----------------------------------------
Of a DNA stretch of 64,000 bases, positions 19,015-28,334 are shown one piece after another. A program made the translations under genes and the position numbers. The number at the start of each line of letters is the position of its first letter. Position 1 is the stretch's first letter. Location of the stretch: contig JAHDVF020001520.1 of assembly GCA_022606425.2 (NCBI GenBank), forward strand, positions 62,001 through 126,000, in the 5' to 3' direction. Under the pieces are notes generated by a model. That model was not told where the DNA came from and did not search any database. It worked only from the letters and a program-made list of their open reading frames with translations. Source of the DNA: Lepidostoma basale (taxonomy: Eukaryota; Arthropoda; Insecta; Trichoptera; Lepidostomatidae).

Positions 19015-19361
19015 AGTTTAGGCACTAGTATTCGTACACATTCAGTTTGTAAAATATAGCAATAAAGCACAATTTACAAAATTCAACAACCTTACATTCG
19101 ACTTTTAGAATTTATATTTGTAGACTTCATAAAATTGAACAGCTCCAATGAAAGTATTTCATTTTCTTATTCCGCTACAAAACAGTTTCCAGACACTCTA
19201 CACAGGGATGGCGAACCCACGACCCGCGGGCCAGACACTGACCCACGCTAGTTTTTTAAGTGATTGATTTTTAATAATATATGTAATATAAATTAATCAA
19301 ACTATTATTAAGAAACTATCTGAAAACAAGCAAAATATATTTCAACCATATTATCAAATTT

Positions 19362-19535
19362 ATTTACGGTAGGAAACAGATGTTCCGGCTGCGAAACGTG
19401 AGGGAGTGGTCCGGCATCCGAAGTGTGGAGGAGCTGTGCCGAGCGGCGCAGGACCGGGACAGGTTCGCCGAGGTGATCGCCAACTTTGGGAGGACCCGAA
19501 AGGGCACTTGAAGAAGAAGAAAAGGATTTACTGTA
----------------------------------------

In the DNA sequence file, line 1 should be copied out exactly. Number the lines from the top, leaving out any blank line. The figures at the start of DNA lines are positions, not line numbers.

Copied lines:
Of a DNA stretch of 64,000 bases, positions 19,015-28,334 are shown one piece after another. A program made the translations under genes and the position numbers. The number at the start of each line of letters is the position of its first letter. Position 1 is the stretch's first letter. Location of the stretch: contig JAHDVF020001520.1 of assembly GCA_022606425.2 (NCBI GenBank), forward strand, positions 62,001 through 126,000, in the 5' to 3' direction. Under the pieces are notes generated by a model. That model was not told where the DNA came from and did not search any database. It worked only from the letters and a program-made list of their open reading frames with translations. Source of the DNA: Lepidostoma basale (taxonomy: Eukaryota; Arthropoda; Insecta; Trichoptera; Lepidostomatidae).